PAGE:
Clovis may be across the line in New Mexico but for all practical purposes it could just as well be the other side of Lubbock or Amarillo. It’s a classic western city, defined by railroad lines but laid out for automobiles. The boulevards are spacious and wide, ideal for cruising.
Clovis native Norman Petty started building his recording studio in 1948 in order to record his own mellow music group, the Norman Petty Trio, featuring his wife Vi on vocals. But when Buddy Holly and the Crickets showed up in 1958, Vi and Norm’s own recording dreams took a back seat to the hot rock and roll band from Lubbock. Soon, Buddy Knox and the Rhythm Orchids (“Party Doll”), the Fireballs (“Bottle of Wine”, “Sugar Shack”), the Stringalongs (“Wheels”), Roy Orbison and the Teen Kings (“An Empty Cup and a Broken Date”, “Tryin’ To Get to You”, “Ooby Dooby”), and the Nighthawks (“When Sin Stops”), and Waylon Jennings (“Jole Blon”) joined the Crickets in making the pilgrimage to Clovis. where 12 Top Ten hits were recorded in 15 months.
The sound he created is associated with West Texas rock and roll, wide open, with plenty of space, drenched in echo – part and parcel of the Petty touch.
Since Petty’s death in 1988, the studio has been frozen in time.
The original chair in the control room is perfectly sited between the original Lansing/Altec speakers, which Petty suspended from the ceiling as he did the air-suspended equalizer, all the better to hear “Peggy Sue” and other hit records recorded in the studio. Ken Broad attributes the success of the room to its design (“No flat walls in the studio. They’re cylindrical.”) and to Petty’s perfect pitch.
Shirley Broad plays the celeste keyboard that provided the hook to Holly’s “Every Day” on request and Dean will fire up the Solavox organ that Petty added to “Sugar Shack” after the Fireballs left the studio. If you’re lucky, David Bigham will come along – he’s one of the Roses singing group that backed up the rock and rollers on their recordings after Bigham came to Clovis as one of the Teen Kings, Roy Orbison’s band, after Roy, dissatisfied with his first recordings made at Sun Studios in Memphis, sought out Petty. Petty liked the Roses backing vocals and recruited them to come to Clovis and record for him.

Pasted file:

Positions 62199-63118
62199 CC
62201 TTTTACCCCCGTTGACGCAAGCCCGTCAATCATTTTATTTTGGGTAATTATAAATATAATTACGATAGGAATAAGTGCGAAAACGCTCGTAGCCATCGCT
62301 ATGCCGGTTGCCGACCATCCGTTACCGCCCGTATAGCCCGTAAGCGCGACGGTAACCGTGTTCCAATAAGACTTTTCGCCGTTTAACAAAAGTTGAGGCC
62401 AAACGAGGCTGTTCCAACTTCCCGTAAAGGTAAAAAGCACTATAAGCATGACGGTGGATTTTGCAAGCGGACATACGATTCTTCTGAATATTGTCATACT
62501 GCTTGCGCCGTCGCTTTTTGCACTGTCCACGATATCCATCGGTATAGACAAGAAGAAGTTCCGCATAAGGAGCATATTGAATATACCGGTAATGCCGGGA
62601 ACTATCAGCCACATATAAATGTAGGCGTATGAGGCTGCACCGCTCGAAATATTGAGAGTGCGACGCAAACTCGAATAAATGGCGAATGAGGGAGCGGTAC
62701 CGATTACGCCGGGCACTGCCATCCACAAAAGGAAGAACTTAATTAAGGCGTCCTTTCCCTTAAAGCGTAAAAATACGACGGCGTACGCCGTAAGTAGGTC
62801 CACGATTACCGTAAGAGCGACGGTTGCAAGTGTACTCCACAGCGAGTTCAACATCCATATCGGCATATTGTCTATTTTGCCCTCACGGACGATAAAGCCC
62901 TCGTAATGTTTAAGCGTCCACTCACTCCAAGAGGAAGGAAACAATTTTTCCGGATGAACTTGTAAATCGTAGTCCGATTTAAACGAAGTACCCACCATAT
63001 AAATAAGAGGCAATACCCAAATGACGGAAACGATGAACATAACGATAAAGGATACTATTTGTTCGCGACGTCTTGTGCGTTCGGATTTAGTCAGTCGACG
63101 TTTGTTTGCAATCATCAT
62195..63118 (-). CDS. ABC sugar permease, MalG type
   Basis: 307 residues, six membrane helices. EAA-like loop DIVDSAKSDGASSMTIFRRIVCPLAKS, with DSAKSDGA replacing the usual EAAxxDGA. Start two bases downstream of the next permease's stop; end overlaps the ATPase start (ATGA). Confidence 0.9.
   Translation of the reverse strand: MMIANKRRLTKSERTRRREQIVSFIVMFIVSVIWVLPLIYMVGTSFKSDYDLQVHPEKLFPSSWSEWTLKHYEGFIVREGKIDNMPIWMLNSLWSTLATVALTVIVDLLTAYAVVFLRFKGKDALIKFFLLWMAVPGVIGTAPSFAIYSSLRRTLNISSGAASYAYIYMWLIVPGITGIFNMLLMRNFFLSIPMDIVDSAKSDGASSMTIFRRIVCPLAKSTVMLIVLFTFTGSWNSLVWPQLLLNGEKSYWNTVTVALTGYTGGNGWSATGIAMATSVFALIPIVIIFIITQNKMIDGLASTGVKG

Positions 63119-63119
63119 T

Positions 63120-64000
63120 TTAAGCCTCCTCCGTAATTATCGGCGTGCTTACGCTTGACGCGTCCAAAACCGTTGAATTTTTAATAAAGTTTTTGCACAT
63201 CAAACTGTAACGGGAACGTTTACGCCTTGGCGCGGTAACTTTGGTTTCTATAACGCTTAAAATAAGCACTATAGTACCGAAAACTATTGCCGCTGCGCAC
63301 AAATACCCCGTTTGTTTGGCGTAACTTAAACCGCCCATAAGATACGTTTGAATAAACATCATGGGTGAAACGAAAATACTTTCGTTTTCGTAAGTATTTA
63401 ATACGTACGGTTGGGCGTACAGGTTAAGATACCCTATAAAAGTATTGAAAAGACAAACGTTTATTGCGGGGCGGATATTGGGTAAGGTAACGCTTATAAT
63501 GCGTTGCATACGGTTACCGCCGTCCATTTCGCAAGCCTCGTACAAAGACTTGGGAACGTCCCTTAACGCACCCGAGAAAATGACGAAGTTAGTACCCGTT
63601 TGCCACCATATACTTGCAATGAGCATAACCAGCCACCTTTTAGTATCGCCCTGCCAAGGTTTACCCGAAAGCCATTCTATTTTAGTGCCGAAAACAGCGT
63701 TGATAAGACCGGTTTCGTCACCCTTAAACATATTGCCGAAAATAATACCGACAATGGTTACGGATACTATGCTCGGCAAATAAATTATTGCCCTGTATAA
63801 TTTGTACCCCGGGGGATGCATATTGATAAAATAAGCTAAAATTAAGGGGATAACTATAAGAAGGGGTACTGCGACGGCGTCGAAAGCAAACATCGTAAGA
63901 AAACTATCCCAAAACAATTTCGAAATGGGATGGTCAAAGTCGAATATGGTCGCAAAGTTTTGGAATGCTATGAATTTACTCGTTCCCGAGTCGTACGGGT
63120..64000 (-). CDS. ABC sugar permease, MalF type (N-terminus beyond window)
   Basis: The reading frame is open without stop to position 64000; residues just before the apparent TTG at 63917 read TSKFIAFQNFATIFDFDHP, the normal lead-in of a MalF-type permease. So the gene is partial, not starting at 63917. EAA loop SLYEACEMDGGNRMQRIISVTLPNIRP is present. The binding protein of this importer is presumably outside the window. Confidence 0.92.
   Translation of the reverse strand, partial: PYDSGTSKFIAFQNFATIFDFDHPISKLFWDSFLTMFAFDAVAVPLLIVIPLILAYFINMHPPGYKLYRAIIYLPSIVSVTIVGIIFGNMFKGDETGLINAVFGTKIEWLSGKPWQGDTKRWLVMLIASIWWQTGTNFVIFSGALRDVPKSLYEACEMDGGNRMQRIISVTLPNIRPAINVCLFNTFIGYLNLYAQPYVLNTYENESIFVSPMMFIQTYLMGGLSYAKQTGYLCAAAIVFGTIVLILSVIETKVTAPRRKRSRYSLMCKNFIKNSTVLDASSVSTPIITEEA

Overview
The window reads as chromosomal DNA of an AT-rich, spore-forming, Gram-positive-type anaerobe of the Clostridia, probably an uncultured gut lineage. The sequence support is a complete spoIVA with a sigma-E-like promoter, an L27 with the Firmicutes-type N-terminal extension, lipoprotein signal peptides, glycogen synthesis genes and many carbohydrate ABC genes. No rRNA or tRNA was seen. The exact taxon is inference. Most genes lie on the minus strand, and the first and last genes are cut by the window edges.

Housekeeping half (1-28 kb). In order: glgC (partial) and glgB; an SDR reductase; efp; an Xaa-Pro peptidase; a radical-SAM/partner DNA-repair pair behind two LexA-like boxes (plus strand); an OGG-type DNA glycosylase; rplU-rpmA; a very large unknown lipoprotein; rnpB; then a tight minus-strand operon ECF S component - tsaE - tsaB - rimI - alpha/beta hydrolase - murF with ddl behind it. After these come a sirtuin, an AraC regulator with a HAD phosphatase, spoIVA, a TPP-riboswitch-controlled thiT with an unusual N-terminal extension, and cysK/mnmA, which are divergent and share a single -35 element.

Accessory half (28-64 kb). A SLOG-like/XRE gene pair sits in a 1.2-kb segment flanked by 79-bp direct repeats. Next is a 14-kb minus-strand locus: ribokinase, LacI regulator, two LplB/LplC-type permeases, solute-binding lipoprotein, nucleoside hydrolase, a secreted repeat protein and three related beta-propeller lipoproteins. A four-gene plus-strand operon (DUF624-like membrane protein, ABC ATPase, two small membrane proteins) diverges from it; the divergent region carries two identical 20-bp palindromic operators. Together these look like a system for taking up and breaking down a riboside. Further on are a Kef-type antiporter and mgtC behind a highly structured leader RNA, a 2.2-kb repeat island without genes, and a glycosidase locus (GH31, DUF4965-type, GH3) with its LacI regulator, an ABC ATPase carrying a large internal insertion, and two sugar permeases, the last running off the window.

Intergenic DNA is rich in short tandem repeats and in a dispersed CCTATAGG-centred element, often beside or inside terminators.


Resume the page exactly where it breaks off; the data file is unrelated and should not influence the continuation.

The apartment in the back of the studio was built by Petty for the Crickets, so they could stay and record as long as they wanted. The living area features some innovative designs (eg. a bookshelf built into the fireplace) and zoomy features that capture the essence of 50s moderne.
There’s even an early microwave Petty bought for the apartment. Between the recording studio, the apartment and the home he designed for Vi and him, it’s obvious this eastern New Mexico native was some kind of visionary.
1313 West 7th, to book a tour, contact Ken Broad 575 760 2157/356 6422 Donations requested. I dropped a twenty.
FOXY DRIVE-IN, six blocks from the Petty studio, is a classic 50s establishment with curb service where Holly and his band used to order taquitas, rolled and fried little flautas, now 85 cents each, whenever they were recording. Burgers are pretty great too, with curb service, natch.
720 West 7th @ Thornton, 575 763-7995
NORMAN AND VI PETTY ROCK & ROLL MUSEUM takes the macro view of Norman Petty’s influence on West Texas music in a soda shop/jukebox kind of setting in the basement of the chamber of commerce building. The nine foot Stratocaster and the half circle of piano keys out front mark the spot. Norm and Vi’s private life, Norman’s recording technique (his original mixing board is here), his relationship with Buddy Holly and the Crickets, and the other bands that flocked to the studio for the magic sound are all showcased, with great photographs of the lesser-known acts. 105 East Grand @ Main Street, 800 261 7656 Hours: 8-noon, 1-5 weekdays, weekends by appointment only. Pettymuseum.org $5 admission
The sound that came out of the Biggest Little Music City in the Whole World is celebrated at the Clovis Music Festival the first weekend of every September